4. Sarracenia-pitcher plant

Having talked about some going in, now one going out. I had this pitcher plant inside, but can’t find a position it is happy in. The windowsills are all too bright and it was getting some leaf burn. Pitcher plants need lots of light, combined with lots of water. Ideally, rainwater. Pitcher plants are carnivorous, so take nutrients from insects. The hard tap water I get would do it harm. It was suggested putting it outside and it seems to be a bit happier. It will shrivel down for winter like a herbaceous perennial. It is currently being tested for UK winter hardiness with the plant being grown outside all year. As I don’t have a good spot inside I may leave it out and see how it does. I may lose it, but it isn’t going to thrive inside.

5. Holly fern-fortunei

Another fern going on the patio. While it’s browned a bit at the moment it was cheap and new fronds in Spring will replace the brown ones. I have one in the border already in fairly deep shade, but it can be pot grown if kept moist. I thought it was a nice contrast of leaf shape to the couple I’ve bought so far. It is native to Asia. I’d quite like to find a painted fern, another Japanese native, to go with it to add contrast of leaves and colour. The bright green of these in Spring is a wonderful sight.

6. Rain

My dad, kindly, mowed the lawn earlier in the week. Luckily, as I am not going to be able to do it now as I’ve had continual rain for the last few hours. All the supermarkets are selling Autumn lawn repair boxes. But I think mine has done pretty well through the Summer drought with no watering. Seeded well, cut to a higher level and no SPring watering has done it good. If you water your lawn in Spring and when it’s establishing it encourages shallow rooting. Supposedly, If it’s left to its own devices it roots deeper helping during dry periods. Either way, it’s looking lush. Not a mass amount of colour in the garden at the moment, but the hydrangeas are still giving a good display as they gradually fade. Some of the roses are set to give second bursts. The verbena has been keeping the pollinators happy. The rain is helping it all look fresh.

I’d talked about the patio last week but didn’t really show it properly. It is just a concrete slope. It is getting paved, which should make it look much better. The slope does, however, help all the plants planted in the border at the end of the patio. The hydrangeas benefit from lots of water in Summer, so getting all the water runoff from the patio helps them a lot.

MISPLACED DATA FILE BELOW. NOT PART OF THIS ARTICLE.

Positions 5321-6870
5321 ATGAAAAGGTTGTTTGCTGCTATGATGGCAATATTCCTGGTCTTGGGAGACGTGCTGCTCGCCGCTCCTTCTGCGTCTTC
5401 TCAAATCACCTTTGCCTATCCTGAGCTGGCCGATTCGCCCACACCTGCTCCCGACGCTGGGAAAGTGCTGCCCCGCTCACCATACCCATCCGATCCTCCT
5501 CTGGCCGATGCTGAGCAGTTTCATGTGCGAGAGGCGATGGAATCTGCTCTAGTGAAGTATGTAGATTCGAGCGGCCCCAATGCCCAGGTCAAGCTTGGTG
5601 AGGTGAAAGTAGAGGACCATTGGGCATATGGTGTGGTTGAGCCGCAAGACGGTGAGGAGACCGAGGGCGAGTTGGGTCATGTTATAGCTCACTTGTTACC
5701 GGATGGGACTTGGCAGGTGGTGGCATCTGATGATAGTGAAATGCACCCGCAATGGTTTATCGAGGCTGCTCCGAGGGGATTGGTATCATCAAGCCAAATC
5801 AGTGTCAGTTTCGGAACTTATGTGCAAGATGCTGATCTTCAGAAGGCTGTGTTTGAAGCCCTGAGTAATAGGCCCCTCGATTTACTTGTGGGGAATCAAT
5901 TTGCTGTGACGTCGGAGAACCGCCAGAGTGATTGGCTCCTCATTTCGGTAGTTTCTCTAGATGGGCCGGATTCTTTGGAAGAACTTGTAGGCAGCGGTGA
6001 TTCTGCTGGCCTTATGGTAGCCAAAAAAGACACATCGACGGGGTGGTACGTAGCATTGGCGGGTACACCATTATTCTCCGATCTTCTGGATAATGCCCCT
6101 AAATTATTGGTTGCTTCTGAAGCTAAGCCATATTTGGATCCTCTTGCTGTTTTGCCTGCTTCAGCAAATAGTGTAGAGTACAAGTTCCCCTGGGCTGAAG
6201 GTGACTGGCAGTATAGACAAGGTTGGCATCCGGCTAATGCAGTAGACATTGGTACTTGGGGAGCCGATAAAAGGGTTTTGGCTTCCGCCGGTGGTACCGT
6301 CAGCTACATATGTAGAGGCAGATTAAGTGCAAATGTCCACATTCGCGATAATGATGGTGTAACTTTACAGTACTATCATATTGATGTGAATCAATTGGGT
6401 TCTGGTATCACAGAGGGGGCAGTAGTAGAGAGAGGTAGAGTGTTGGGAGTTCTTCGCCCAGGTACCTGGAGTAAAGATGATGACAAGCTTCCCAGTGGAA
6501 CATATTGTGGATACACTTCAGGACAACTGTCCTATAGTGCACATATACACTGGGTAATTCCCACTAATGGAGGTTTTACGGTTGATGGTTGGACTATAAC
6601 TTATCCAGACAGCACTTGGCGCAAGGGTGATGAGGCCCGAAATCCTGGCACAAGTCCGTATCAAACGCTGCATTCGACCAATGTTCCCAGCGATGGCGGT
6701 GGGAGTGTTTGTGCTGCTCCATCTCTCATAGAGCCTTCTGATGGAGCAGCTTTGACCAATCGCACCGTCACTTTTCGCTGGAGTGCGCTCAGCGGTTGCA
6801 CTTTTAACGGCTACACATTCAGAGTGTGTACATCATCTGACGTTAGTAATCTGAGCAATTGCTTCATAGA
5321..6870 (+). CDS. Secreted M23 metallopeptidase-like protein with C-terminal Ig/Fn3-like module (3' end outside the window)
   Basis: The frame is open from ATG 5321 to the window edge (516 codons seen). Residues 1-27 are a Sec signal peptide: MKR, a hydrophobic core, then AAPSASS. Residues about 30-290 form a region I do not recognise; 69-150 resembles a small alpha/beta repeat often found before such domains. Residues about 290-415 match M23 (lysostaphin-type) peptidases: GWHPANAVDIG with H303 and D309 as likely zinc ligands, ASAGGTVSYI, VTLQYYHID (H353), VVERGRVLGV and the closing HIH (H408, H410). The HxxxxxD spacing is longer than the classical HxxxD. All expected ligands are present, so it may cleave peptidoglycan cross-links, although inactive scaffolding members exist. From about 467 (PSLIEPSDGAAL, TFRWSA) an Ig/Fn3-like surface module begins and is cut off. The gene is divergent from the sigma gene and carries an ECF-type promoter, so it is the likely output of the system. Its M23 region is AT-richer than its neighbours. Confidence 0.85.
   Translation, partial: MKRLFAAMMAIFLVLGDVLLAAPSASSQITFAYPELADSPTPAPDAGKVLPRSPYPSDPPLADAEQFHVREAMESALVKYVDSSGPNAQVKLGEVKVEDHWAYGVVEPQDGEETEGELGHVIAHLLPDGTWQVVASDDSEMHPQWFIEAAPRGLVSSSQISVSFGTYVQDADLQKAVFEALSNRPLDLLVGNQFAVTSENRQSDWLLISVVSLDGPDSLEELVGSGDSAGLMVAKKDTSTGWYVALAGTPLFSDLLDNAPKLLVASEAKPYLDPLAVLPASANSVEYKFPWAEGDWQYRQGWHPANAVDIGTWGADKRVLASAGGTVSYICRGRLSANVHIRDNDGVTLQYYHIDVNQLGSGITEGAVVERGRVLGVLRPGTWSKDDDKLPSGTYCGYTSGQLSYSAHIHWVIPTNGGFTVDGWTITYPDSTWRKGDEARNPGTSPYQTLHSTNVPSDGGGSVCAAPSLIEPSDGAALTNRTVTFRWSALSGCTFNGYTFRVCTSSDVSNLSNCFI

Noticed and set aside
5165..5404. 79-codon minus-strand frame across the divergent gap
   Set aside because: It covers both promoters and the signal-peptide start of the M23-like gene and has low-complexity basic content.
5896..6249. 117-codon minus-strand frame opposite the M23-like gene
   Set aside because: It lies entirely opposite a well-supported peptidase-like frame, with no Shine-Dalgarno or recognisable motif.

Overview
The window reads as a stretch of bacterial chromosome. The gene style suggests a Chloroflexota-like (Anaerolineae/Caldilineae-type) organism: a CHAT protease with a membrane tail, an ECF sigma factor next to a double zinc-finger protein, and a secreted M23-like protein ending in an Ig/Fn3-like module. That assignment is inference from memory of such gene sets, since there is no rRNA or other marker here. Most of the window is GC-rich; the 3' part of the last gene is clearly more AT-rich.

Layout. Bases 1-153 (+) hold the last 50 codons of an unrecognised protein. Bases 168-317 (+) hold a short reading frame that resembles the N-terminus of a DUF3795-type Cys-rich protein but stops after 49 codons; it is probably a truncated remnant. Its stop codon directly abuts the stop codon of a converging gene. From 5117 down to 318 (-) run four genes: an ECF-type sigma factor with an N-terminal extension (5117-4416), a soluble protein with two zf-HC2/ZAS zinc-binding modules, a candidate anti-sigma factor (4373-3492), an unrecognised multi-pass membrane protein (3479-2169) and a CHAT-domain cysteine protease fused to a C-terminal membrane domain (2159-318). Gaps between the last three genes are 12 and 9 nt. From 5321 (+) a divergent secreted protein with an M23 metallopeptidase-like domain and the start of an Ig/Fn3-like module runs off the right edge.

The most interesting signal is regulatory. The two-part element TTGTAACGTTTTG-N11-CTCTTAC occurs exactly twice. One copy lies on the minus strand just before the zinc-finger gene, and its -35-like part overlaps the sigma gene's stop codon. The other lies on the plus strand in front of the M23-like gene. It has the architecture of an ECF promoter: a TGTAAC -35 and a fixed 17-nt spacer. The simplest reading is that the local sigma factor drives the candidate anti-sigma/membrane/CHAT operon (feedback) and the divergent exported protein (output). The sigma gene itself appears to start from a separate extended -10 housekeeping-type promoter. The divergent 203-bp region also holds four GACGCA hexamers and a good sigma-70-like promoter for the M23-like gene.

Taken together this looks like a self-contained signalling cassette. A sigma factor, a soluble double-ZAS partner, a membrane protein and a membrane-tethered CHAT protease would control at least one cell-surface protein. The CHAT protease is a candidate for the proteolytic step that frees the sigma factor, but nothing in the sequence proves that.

Hope you all enjoy your weekends. Check the propagators blog to see more six on Saturday posts.

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Six on Saturday-28.7.18

This weekend I am off to hear the banns being read in church for my upcoming nuptials. So off to enjoy the in-laws to be garden. They have a lovely cliff side garden. Last time I visited the pond had just been re-dug and had attracted newts, so be interested to see progress.

My own garden had become quite crowded. The ox eye daisies had gone past their best, as had a number of geraniums. So they have been chopped back. Some are already giving new flowers, but lower to the ground. They were growing very thick, so now it has revealed areas that have been concealed for a month or so. Quite a lot of bare ground that is tempting to fill.

1. Heuchera

I bought these two last year and had growing in pots for some colour over Winter, but it was too sunny a spot. I added them under the acer. They have recovered well. This area is all about the foliage ferns and heuchera give all year colour.

2. Cyclamen

This was grown inside. After the flowers were best their best inside I planted it out. It’s given a second burst of flowers. I don’t know what variety it is, so don’t know if it will survive the Winter. A pleasant dash of colour for now though.

3. Hebe

This Hebe suffered badly this Winter and I considered removing it. It has just about recovered, but it’s growth is a bit patchy. Hopefully it will sort itself out. The flowers are bee magnets.

Luckily I took cuttings, which are now putting on growth. They’ve been easy to get going and keep going. I’d like to establish a few more to take a few for the school garden.

4. Fern-polypodium vulgare ‘Bifido multifidum’

I’ve bought another fern for the fern patch. Common polypody is a hardy evergreen variety. It likes free draining soil and prefers loam or chalky soil. As I have neither I’ll need to mix in some sand and grit into it’s planting hole to give it good drainage. Currently I have tongue and feathery shaped leaved ferns. So this will add a bit of variety with its more rounded leaves. It’ll need watering through the Summer to get settled in. The leaves from the trees above will give it a good mulch when they shed.

The ground is hard as rock right now. So I will hold off on planting and soften up the ground for a week or two watering it well. This is the patch it will be added into.

5. Love in a mist

These were sown directly into the soil and are growing up through the Charles DeMills rose that has finished flowering. The feathery foliage is a photographers dream for soft focus shots. Stunning!

6. Rain

Finally we got rain. All the singing and rain dances have worked. A day and night of on and off storms yesterday has refreshed the garden. The lawn looks lusher already. Our wash water has been keeping the hydrangea going. The tomatoes have been a daily task. But for one day I can have a rest. So we’ve gone from worrying about drought, to now worrying about flooding.

Hope you all enjoy your weekends and all your gardens have benefited from the promised rain of the weather forecast.